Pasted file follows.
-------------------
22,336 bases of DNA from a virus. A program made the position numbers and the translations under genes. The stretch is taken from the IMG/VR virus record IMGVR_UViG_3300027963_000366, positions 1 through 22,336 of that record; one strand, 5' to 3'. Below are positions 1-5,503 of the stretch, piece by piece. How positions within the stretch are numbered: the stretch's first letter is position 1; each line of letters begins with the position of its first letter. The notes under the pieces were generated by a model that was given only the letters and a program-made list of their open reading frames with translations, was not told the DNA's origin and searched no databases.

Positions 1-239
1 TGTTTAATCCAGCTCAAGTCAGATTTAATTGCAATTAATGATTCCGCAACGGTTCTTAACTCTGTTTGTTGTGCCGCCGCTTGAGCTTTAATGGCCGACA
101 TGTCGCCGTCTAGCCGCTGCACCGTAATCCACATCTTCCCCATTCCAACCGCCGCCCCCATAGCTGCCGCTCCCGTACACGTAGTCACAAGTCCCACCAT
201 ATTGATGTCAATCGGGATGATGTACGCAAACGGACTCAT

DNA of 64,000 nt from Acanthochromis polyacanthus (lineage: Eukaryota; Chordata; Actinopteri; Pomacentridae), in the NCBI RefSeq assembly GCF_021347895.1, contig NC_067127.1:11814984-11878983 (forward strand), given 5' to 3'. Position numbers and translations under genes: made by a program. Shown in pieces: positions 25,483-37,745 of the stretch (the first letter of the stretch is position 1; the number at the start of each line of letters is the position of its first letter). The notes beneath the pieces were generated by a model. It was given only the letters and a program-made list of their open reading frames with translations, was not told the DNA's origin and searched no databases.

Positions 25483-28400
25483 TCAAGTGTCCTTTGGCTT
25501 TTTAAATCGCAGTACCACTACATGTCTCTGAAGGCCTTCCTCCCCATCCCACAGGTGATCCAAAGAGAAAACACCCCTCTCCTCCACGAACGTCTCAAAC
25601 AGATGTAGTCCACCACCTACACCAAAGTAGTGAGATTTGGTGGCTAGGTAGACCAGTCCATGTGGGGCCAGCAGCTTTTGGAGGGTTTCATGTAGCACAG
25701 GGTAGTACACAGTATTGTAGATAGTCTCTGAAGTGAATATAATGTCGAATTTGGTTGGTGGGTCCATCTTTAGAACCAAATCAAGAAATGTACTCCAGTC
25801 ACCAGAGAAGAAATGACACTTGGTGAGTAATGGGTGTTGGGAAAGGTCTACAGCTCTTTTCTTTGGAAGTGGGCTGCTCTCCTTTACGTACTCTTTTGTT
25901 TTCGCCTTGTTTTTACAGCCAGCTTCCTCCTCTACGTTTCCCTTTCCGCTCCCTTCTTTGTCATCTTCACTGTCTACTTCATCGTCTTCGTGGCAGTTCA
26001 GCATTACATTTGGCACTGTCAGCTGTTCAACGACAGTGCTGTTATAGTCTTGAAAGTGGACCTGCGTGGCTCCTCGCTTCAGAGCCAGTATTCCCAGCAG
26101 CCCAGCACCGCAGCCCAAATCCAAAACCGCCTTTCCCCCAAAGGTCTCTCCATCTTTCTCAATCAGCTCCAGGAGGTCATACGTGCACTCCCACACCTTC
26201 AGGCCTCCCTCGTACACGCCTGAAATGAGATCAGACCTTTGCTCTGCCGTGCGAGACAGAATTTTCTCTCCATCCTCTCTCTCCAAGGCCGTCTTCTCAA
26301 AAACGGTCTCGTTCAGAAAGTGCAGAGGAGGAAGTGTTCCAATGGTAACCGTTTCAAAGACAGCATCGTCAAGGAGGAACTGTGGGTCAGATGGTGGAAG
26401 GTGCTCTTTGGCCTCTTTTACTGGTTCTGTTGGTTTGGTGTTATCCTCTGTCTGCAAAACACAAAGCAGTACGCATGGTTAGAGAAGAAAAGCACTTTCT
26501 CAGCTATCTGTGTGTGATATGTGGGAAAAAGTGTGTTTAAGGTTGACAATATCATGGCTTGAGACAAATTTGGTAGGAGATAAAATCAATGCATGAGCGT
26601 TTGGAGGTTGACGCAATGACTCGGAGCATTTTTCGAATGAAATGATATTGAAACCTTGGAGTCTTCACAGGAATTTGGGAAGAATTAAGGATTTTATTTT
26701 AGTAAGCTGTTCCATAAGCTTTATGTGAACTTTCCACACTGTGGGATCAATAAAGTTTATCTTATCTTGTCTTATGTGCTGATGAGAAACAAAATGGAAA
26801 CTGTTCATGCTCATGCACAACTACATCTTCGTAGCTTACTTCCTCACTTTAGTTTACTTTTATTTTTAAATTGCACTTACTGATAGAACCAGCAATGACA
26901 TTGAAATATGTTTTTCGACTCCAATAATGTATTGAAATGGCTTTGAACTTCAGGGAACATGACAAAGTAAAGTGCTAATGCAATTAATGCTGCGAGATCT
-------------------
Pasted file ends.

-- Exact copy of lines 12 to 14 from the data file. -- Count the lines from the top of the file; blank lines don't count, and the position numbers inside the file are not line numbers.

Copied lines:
25801 ACCAGAGAAGAAATGACACTTGGTGAGTAATGGGTGTTGGGAAAGGTCTACAGCTCTTTTCTTTGGAAGTGGGCTGCTCTCCTTTACGTACTCTTTTGTT
25901 TTCGCCTTGTTTTTACAGCCAGCTTCCTCCTCTACGTTTCCCTTTCCGCTCCCTTCTTTGTCATCTTCACTGTCTACTTCATCGTCTTCGTGGCAGTTCA
26001 GCATTACATTTGGCACTGTCAGCTGTTCAACGACAGTGCTGTTATAGTCTTGAAAGTGGACCTGCGTGGCTCCTCGCTTCAGAGCCAGTATTCCCAGCAG